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Central America: Moving to a culture of peace

November 15, 2012
Est. Reading: 4 minutes

In the wake of International Youth Day 2012, a workshop involving the participation of key actors from the regional and state levels, as well as civil society, was held in San Salvador. Participants came together to discuss regional guidelines for the prevention of violence. The guidelines were developed based on Interpeace’s broad experience in the Central American region and will be drawn upon by the Central American Integration System (SICA) to define regional guidelines for the prevention of violence.

“For Central America, it is important to be able to rely on general guidelines. Each country has its policies, but much of the problem of violence is regional and requires a regional response,” explains Max Loría, Vice Minister of Peace of the Republic of Costa Rica, who attended the workshop along with several other representatives of Central American states as well as of SICA and the United Nations Population Fund (UNFPA).

10 Priority Strategies

The workshop was designed around the Ten Priority Strategies for Central American Youth. Regional Guidelines for the Social Prevention of Youth-Related Violence, produced by Interpeace. “The document benefited from insights gathered during the implementation of Interpeace’s Youth Programme across Central America,” Isabel Aguilar, Director of Interpeace’s Central American Youth Programme tells us. “We took proposals from each country in the region into account, so as to underpin a regional vision of youth-related violence and ways to prevent it.”

“The key here is that there is a consensus around the issues on which we should focus,” Mr. Loría points out. “For example, the issue of education: how can we strengthen education and use it as a prevention tool?” The Ten Priority Strategies address factors that increase the likelihood of young people getting caught up in a violent environment. They stress the need to make sure their basic rights and needs, such as education, healthcare, employment and expression opportunities are met, particularly for vulnerable groups. They also focus on the reinsertion and rehabilitation of those who are in conflict with the law.

The guidelines are intended to consolidate regional efforts and articulate visions around the prevention of violence and building a culture of peace for Central American youth, not as an isolated group, but as a contribution to society as a whole. “Young people not only represent the largest part of the population, but also the most important” according to Mr. Loría, “because they hold the assets in employment and the work force.”

Involving youth in the implementation

While participants agreed about the value of regional strategies and cooperation among Central American countries, they also highlighted the need to involve people at the local level, particularly the youth, in the implementation of these guidelines. “It is a very difficult task to move from these dialogues to the operational part,” says Douglas Urbina, Officer of the Honduras National Programme for Prevention, Rehabilitation and Social Reinsertion. “We are talking about local and concrete work with communities, which is a very big challenge. The other part of the challenge would be how to build capacity so that the product of these dialogues gets implemented for the larger part of society.”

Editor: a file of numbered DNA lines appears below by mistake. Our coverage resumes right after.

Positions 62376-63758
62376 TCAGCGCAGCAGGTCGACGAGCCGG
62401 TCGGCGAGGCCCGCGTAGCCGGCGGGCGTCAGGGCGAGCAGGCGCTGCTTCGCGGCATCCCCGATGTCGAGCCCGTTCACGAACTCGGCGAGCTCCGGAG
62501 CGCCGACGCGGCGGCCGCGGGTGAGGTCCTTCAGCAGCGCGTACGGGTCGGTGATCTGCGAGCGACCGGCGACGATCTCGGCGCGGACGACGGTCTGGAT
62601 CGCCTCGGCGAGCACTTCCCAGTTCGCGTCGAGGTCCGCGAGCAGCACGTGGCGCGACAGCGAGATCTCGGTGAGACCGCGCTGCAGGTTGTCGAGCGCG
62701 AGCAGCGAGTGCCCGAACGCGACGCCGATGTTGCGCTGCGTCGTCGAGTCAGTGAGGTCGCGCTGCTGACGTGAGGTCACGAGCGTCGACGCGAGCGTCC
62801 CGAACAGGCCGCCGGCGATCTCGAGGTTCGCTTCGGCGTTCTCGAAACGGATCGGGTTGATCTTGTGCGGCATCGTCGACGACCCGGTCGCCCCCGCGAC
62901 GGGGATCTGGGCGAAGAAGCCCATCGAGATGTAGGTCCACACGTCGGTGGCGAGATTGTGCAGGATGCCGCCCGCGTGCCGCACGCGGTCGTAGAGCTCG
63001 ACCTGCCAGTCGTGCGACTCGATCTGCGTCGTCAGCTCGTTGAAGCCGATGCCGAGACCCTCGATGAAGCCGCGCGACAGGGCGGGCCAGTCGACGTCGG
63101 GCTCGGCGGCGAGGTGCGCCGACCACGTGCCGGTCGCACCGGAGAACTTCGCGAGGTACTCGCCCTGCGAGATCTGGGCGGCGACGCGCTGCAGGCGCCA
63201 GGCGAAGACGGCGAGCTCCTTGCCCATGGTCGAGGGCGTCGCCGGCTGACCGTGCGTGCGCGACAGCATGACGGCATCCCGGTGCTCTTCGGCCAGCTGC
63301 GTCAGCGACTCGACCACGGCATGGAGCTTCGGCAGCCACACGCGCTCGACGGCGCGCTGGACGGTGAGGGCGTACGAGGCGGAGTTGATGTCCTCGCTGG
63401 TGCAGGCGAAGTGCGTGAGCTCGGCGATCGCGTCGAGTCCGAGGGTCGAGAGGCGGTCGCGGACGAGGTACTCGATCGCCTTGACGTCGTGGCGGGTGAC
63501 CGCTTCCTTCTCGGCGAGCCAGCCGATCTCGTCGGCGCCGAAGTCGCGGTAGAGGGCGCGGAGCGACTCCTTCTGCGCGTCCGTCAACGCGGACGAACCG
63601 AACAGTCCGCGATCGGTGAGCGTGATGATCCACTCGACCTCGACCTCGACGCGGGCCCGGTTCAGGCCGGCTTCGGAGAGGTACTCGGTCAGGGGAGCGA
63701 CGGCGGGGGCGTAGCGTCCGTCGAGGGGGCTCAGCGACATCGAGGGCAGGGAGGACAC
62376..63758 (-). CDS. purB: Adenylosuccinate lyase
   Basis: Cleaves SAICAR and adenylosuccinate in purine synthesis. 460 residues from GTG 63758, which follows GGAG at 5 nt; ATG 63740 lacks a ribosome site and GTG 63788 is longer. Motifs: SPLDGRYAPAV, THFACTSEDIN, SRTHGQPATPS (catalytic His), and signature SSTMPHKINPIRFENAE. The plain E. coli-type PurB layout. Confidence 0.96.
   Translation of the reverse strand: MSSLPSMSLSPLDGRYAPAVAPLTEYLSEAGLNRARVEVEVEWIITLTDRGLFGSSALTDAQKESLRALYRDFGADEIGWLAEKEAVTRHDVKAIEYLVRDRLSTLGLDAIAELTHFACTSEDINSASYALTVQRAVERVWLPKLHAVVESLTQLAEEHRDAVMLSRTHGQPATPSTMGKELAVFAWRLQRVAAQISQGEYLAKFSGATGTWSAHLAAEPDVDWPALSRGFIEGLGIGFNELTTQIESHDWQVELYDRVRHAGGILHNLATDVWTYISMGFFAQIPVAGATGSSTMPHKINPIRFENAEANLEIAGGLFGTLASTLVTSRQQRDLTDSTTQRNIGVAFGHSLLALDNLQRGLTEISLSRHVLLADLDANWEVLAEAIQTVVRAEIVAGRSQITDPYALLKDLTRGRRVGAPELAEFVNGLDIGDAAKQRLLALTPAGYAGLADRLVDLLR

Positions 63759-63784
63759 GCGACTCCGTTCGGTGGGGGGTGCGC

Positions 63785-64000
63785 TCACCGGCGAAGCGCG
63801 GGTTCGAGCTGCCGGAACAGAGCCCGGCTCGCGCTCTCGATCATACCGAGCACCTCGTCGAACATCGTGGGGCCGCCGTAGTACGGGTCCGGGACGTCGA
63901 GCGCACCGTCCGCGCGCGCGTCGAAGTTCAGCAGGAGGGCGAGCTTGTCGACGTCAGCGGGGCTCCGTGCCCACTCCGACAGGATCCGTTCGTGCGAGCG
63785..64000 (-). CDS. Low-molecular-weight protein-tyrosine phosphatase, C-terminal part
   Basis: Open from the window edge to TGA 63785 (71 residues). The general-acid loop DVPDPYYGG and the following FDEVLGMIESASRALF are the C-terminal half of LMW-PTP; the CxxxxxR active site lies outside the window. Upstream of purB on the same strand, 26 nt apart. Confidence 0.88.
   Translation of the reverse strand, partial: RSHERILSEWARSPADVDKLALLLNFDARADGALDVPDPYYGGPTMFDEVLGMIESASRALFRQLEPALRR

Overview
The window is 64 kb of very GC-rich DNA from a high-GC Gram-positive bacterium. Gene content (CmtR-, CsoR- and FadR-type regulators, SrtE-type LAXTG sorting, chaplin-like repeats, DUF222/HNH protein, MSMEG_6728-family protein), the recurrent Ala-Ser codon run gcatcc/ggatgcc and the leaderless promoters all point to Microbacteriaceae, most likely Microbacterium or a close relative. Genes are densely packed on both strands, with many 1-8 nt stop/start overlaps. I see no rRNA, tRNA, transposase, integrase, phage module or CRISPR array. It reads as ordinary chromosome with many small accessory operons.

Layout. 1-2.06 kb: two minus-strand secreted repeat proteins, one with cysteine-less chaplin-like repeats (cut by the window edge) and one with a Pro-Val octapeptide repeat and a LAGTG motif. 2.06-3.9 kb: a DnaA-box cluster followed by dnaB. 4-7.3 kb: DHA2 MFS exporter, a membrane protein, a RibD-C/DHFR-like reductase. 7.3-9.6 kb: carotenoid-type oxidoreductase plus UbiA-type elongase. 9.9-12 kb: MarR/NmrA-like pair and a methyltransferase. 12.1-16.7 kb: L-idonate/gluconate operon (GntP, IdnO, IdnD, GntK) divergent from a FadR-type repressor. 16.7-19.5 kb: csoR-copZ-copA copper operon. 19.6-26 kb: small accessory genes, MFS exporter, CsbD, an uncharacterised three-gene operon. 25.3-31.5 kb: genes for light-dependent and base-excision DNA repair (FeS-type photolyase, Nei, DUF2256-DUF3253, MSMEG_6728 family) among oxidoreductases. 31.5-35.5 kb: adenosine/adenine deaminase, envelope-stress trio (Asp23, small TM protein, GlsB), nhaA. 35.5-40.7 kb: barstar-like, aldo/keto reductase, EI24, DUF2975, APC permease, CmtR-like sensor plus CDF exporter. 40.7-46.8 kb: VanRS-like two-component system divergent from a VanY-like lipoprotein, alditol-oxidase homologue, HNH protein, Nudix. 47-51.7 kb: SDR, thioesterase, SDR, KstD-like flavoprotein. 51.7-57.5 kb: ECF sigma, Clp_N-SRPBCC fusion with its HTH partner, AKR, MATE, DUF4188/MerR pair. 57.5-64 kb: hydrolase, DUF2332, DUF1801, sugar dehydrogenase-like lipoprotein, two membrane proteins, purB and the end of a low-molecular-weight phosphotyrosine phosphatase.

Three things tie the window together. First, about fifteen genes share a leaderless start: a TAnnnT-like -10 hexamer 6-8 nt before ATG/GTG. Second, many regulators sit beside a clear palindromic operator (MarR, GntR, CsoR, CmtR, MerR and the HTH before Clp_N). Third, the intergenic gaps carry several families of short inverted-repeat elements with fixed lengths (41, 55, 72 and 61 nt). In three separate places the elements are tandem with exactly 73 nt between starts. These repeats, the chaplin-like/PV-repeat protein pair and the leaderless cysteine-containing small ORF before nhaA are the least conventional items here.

For Mr. Loría, “the participation of youth in the implementation of the programme is critical. When we talk about youth-related violence, it is important to emphasize that the vast majority of young people are good people. These are people who are studying, looking for jobs, working out their life projects. And while it is true that we have youth-related violence problems, the problem is limited to a minority. Young people should, through better organization, be more supportive of these minorities.”

“It is good to see that key actors from the state and regional level are keen to take up these issues as well, along with the significant civil society involvement”, concludes Isabel Aguilar. “This workshop helped enrich the paper with important recommendations ahead of its finalization”.

The ten priority strategies for Central American youth are as follows:

1) Promote respect for youth and their rights by means of communication for peace and actions for peaceful coexistence.

2) Programmes to address the basic needs for the reduction of risk factors for adolescents and youth: education, health and employment with a focus on human rights and a culture of peace.

3) Development of youth through art, games, culture, sport, recreation and community involvement with a non-violent approach to conflict management, mutual respect and promoting diversity.

4) Improvement and expansion of public safety from a democratic and human rights perspective.

5) Comprehensive interventions focused on particularly vulnerable groups (homeless youth, youth with addictions or substance abuse problems, victims of sexual and economic exploitation and youth from homes and communities with high levels of violence, among others).

6) Establishment, expansion and prioritization of funding sources for the rehabilitation and social integration of young gang members or supporters, and youth groups associated with violence.

7) Promote inter-agency programmes to assist victims of any form of violence.

8) Ensure access to justice, due process and the respect for human rights of adolescents and youth in conflict with the law.

9) Create, promote and prioritize alternatives to detention for youth accused and / or found guilty of a criminal offense.

10) Implement rehabilitation and social insertion to minimize the negative impact of prison systems and the chances of repeated offences.